When Wojdan Shaherkani shuffled nervously onto the judo mat, wearing a specially devised, tight-fitting black headscarf, she was an unlikely ambassador for women's rights.
When Wojdan Shaherkani shuffled nervously onto the judo mat, wearing a specially devised, tight-fitting black headscarf, she was an unlikely ambassador for women's rights.

Teens make break through for Muslim women

By Time of article published Aug 3, 2012

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London – They didn't make it to the podium, but four young athletes made huge strides for Muslim women when they took part in the London Olympics on Friday.

When Wojdan Shaherkani shuffled nervously onto the judo mat, wearing a specially devised, tight-fitting black headscarf, she was an unlikely ambassador for women's rights.

But Shaherkani, 16, was making history as Saudi Arabia's first ever female Olympian. So when her Games was ended by an ippon throw just 82 seconds later, it mattered not one bit.

“I'm proud, I'm happy and I want to continue in judo. I want to thank the fans for their support,” said Shaherkani, a judo blue-belt who fell sobbing into her father's arms after the bout.

It has been a long and difficult journey for Shaherkani, who trains at home with her father and brother and was competing on a wildcard.

Not only is women's sport often frowned upon in her conservative country, but her participation was nearly ruled out when judo's world body said she couldn't compete in a headscarf on safety grounds.

The dispute was resolved with the compromise, tight covering which Shaherkani adjusted several times during her brief appearance in the women's under-78kg first round.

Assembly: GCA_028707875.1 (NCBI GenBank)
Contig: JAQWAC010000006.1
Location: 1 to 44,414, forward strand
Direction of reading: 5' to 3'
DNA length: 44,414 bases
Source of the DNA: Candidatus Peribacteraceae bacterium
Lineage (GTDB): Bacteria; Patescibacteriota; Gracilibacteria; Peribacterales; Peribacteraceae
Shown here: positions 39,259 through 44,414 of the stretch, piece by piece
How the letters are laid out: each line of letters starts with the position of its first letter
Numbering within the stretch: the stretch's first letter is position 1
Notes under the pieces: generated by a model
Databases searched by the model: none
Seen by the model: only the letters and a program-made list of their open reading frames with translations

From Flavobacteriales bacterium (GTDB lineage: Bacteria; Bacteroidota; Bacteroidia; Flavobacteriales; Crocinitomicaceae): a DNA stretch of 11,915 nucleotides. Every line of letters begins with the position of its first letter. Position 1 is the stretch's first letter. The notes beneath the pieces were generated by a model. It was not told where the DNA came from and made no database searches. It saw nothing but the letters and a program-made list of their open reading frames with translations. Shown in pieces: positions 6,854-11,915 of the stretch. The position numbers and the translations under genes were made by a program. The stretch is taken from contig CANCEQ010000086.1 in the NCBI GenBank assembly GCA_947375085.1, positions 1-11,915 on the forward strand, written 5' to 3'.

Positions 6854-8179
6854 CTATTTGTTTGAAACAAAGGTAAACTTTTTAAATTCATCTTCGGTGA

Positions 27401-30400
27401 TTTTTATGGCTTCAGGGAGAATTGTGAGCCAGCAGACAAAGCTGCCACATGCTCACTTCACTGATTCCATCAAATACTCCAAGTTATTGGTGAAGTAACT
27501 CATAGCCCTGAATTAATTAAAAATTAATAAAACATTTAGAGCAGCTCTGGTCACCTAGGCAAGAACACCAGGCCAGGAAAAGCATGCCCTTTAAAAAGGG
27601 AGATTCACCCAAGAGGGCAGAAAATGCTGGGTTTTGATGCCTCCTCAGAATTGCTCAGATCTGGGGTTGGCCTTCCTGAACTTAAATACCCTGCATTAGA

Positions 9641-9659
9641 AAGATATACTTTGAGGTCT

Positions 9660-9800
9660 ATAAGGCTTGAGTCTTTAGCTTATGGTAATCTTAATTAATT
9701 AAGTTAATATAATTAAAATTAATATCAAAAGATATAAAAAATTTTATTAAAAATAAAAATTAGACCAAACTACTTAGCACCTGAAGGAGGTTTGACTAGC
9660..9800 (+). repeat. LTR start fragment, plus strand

“I was disturbed and afraid at the beginning, it was my first time in a big competition and there was a lot of pressure because of the hijab issue,” admitted the youngster.

“I was not comfortable because I didn't have any experience of big events. It took its toll on me.”

She was not the only teenage trail-blazer on a day of firsts for Muslim women -- coincidentally on a Friday, the religion's day of prayer, and during Ramadan, its month of fasting and devotion.

At the Olympic Stadium, a single lap of the athletics track broke new ground for Brunei, as 400m runner Maziah Mahusin became the tiny, oil-rich Southeast Asian state's first female Olympic competitor.

“I'm really proud, even though I didn't win anything, even though I didn't get into the semi-final or whatever,” beamed the 19-year-old, who trailed in last in her heat.

Noor Hussain Al-Malki, 17, exploded out of the blocks as Qatar's first female track athlete -- but pulled up a few steps later, felled cruelly bu injury just seconds into her 100m heat.

Meanwhile Afghanistan's lone female competitor, Tahmina Kohistani, urged more women to take up sport in her war-ravaged homeland after she came dead last in the 100m heats, despite clocking a personal best of 14.42sec.

“I have a big message for the women of Afghanistan. Come and join me because I'm alone and I need your support,” said the 23-year-old from Kabul.

“And we must be ready for the next Olympics. We should have more than one girl in the next Olympics.”

The International Olympic Committee (IOC) hailed the brave performances, which made waves for women's sport, if not at the Games themselves. London is the first Olympics where all countries have women on their team.

“I think it is a great symbol, it is a great message in those countries and I think we're entirely happy about that,” said IOC spokesman Mark Adams.

“Did we expect them to win gold medals? Probably not. But they are here, they are competing and I think we should be very happy.” – AFP

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